April 19, 2023
How the Cable Industry Can Help Make Every Day Earth Day
By Joe McGarvey, Senior Director, Marketing |
April 22 is the one day each year much of the world’s attention is focused on the wellbeing of that world — our world. More than a billion people this year are expected to observe Earth Day, a global act of awareness of the impact of climate change and the actions of humans on the livability of the planet.
Earth Day originated in 1970. This year’s recognition, the 53rd, is arguably one of the most important, as the health of the planet appears to be in unprecedented peril. Five-hundred-year cataclysmic events now strike yearly. Wildfires, tornadoes, floods and other weather-related disasters are intensifying on a biblical scale. Even the doomsday scenarios of science fiction and video games are inching closer to reality as the planet warms. Read this The New York Times’ opinion piece on why the dystopian “The Last of Us” might not be that farfetched.
Given that climate change and environmental instability are global problems, responsibility for arresting or even reversing the deterioration of the planet should rightly fall the heaviest on the shoulders of global industries, including broadband. In the quest to bring a high-speed connection to every person on the planet, telecommunications, cable and satellite operators have left a massive carbon footprint, outlined in millions of miles of fiber, copper and coax cable, as well as tons and tons of equipment that consume unimaginable amounts of power — both primary and backup.
The good news is that MSOs are committed to reducing their impact on the planet. All major cable operators have issued sustainability plans that set goals for important environmental milestones, such as carbon emissions and reducing landfill waste to zero.
An environmental-improvement activity the cable industry gets little credit for is the preference of most MSOs to upgrade their existing HFC plants rather than overbuild the coaxial cable portion with fiber.
An environmental-improvement activity the cable industry gets little credit for is the preference of most MSOs to upgrade their existing HFC plants rather than overbuild the coaxial cable portion with fiber. It’s a fact that the upgrade-over-overbuild decision is largely driven by economics — new construction costs many times more than upgrading — and minimizing subscriber disruptions. But that doesn’t minimize the environmental advantages of upping service offerings to symmetrical multigigabit speeds largely through in-place upgrades rather than massive construction projects, which add even more wiring and equipment to the broadband network and require an armada of construction equipment that runs off fossil fuels. Not needing to dispose of millions of pounds of coax cable is another eco-friendly outcome of upgrading instead of overbuilding.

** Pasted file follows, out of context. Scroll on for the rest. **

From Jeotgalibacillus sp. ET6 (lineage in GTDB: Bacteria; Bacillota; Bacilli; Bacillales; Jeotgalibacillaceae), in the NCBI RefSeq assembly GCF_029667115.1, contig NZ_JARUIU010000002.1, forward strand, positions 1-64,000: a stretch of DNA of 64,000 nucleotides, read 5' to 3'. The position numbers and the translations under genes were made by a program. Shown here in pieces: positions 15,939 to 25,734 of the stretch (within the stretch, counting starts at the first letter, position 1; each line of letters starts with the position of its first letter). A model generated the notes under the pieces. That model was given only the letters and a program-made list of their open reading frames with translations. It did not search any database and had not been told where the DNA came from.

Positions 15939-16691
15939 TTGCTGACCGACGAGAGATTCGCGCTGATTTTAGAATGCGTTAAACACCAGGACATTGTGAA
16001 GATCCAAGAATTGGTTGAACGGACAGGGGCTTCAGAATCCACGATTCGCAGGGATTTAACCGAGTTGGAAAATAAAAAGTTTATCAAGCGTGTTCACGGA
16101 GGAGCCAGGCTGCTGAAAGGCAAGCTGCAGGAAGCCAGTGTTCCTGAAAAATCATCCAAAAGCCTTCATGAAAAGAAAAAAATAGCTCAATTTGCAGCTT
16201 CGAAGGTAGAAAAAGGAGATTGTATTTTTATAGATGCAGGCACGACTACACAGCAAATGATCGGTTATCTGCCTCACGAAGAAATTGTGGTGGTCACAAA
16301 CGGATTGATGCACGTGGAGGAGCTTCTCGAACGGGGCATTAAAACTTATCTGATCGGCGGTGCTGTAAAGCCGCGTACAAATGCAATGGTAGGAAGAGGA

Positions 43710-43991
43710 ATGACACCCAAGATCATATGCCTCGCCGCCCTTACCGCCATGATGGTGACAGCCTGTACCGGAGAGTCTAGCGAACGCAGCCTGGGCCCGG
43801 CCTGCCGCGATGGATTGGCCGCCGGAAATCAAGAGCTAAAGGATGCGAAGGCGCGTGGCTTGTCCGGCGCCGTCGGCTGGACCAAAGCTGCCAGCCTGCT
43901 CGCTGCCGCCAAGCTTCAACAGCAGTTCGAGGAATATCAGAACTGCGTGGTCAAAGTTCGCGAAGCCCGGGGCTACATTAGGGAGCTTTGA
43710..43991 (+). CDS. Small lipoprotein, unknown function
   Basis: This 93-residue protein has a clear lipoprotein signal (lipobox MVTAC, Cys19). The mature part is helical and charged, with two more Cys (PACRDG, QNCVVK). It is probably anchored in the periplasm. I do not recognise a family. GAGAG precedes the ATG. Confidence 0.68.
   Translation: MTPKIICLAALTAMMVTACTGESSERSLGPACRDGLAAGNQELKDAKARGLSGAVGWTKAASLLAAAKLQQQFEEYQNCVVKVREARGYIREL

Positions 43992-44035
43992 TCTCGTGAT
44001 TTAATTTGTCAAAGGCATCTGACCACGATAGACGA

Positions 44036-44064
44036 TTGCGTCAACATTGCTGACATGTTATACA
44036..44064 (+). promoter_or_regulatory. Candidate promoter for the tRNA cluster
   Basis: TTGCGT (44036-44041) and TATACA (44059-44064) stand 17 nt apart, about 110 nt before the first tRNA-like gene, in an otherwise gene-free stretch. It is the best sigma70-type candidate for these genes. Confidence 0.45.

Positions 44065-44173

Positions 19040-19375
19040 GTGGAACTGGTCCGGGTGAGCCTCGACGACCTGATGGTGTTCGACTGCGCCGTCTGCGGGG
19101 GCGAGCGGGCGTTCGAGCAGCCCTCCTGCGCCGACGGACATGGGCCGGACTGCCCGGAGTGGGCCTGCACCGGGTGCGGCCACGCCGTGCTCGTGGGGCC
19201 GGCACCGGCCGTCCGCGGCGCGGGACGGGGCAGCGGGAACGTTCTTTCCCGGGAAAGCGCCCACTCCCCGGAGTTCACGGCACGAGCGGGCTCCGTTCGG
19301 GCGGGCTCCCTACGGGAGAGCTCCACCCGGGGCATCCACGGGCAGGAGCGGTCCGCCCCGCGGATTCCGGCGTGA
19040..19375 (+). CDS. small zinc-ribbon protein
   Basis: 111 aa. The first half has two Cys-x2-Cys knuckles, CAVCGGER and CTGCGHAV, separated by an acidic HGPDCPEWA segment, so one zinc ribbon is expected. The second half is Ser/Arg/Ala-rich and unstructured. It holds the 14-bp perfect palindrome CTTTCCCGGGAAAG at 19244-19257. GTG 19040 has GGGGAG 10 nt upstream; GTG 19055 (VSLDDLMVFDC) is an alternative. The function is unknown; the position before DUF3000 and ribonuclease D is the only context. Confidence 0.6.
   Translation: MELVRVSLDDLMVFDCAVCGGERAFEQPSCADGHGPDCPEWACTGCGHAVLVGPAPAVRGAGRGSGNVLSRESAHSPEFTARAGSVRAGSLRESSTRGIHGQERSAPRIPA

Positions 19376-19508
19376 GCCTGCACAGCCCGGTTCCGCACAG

Adopting an Earth Day ethos is also likely to inspire MSOs, as well as other broadband players, to consider overhauling their backup power operations, which primarily rely on lead-acid batteries. By upgrading to a cleaner and safer energy medium, such as hybrid supercapacitors, which last four or five times longer than lead-acid batteries and do not rely on chemical reactions to function, MSOs can significantly green up their standby power operations while reducing costs and improving reliability.
Hybrid supercapacitors also give them the ability to shrink their carbon footprints by reducing the amount of energy they draw from the grid. Hybrid supercapacitors support tens of thousands of charging lifecycles and can recharge faster than alternative solutions, optimizing them for both peak shaving and energy buyback operations, which essentially enables service providers to sell otherwise-idle energy to utility companies. The longer lives of hybrid supercapacitors also save MSOs from needing to recycle or dispose of millions of lead-acid batteries every five years or so.
Made in USA
In addition to offering service providers solutions for greening up their operations, ATX is also working to reduce the strain that day-to-day business practices put on the planet. Notably, the company opened a contract manufacturing facility in the USA earlier this month, essentially moving the assembly of ATX GigaXtend™ HFC amplifiers closer to their final destinations — the HFC networks of some of the largest cable operators in the world. By shortening the amount of time and distance that components and products travel by air, ocean or highway, ATX is cutting down on toxic emissions.
ATX is also doing the little things, which can add up to a big difference, from an operations standpoint. The company has curtailed the use of eco-unfriendly bubble wrap, for example, in favor of shipping materials that are 100% recyclable. That’s just one of the ways ATX is honoring the spirit of Earth Day every day.
ATX’s mission is to help our customers bring affordable broadband and ubiquitous content to the masses. To be true to that purpose, it’s equally important that ATX pursues that mission with as little impact on the planet as possible.
Happy Earth Day.